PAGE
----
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8 June  2008 ~

Social Media Questions I’ve co-hosted a number of phone calls over the last couple of weeks on the topic of business growth and social media.  During these calls we’ve received numerous questions that seem to pop up, again and again. Thus I thought it might be beneficial to share a couple of them.  For the purposes of this post, let’s address these questions with summary level responses and then over the near term, build each of the questions out into its own blog post.
There are hundreds of Social Media type sites, what is a good way to determine which are useful and which might be needless duplication?

My suggestion is to categorize similar sites together.  For instance, put all the video sites in a ‘video” category, which would include sites like YouTube, imeem, AOL Video, etc.  Then spend some time to understand how these sites work – take a look at what other people doing – understand how each site might benefit your brand and then test what works and doesn’t work.

Other categories to create:

  • Mypages – the social networking sites – Linkedin, MySpace, etc
  • Content sharing – Hubpages, Squidoo,etv
  • Social bookmarking – Digg, StumbeUpon, etc
  • Blogging & Microblogging

We probably could have about a dozen different categories, but this should provide a good baseline to start with.

My main concern for internet marketing is how to generate traffic for my webpage. Can you help?

Yes – that seems to be everybody’s main concern!  Whereas we do not profess to have the magic elixir, we believe that by following the few steps, you will greatly increase your ability to connect with exactly the types of people you are looking to attract.

1st – Understand your audience: Who are they? What makes them “tick”? What sites do they participate on? Are they passive or active participants? Etc.

2nd – Focus on the sites you’ve identified: Understand the sites.  Learn how to properly participate.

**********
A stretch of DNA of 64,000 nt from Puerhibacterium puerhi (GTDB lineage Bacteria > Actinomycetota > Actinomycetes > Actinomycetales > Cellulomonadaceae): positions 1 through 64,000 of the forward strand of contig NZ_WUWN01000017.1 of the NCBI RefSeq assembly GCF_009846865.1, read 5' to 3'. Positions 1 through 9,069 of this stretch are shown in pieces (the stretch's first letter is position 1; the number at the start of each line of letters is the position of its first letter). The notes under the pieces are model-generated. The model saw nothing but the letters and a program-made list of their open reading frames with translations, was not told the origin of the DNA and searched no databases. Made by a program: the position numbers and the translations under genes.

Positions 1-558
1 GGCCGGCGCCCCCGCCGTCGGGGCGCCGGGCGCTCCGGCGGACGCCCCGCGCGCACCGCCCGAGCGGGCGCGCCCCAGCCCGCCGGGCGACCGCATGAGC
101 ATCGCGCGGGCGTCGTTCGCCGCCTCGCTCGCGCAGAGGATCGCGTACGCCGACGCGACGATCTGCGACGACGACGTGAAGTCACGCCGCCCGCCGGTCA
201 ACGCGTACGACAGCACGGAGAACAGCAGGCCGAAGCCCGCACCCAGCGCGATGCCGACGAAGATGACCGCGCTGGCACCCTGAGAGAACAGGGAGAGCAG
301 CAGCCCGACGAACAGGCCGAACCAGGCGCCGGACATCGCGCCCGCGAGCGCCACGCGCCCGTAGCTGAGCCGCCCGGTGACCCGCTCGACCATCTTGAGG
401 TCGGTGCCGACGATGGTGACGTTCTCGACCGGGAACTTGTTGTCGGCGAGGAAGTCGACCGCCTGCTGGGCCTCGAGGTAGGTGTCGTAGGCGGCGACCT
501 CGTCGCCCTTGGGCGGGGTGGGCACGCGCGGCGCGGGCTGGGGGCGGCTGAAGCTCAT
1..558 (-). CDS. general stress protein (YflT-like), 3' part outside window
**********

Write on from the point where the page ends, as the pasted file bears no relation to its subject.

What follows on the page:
3rd – Get involved: Given what you’ve identified, now it is time for action – you make the call, perhaps it’s blogging, participating in hubpages, Squidoo, social bookmarking, blog tour, virtual book tours, podcasts, videos, etc. You are creating entry points on the web for people to find you and connect with you.

4th  -Make sure you budget some time: Enact your strategy – perhaps it’s 15 minutes per day or 5 minutes per day on Twitter and an hour a week on Facebook, etc.  Maybe it’s going to Starbucks Monday morning for 2 hours to write your blog posts.

5th –Keep Score – This provides support for your strategy and commitment for time.  Let’s say you commit 60 minutes per week to executing your strategy but you don’t receive the traffic you are looking for.  Thus your “scorecard” is indicating a change – either lower your expectations for traffic or add additional time (yours or pay someone else) or adjust the tactics you are using.

By “keeping score”, you will significantly enhance your chances to achieve the goals you are setting for yourself. 

Let’s close with two questions you can address or that we’ll address next time around…

#1 – I would be interested in learning how much time and effort are required for Social Media Marketing vs. the probable return I would receive.

(also reference our post http://cfostrategist.com/?p=90)

#2 – I have a small list of personal acquaintances that I send notices when I publish each week. How can I enlarge that list?

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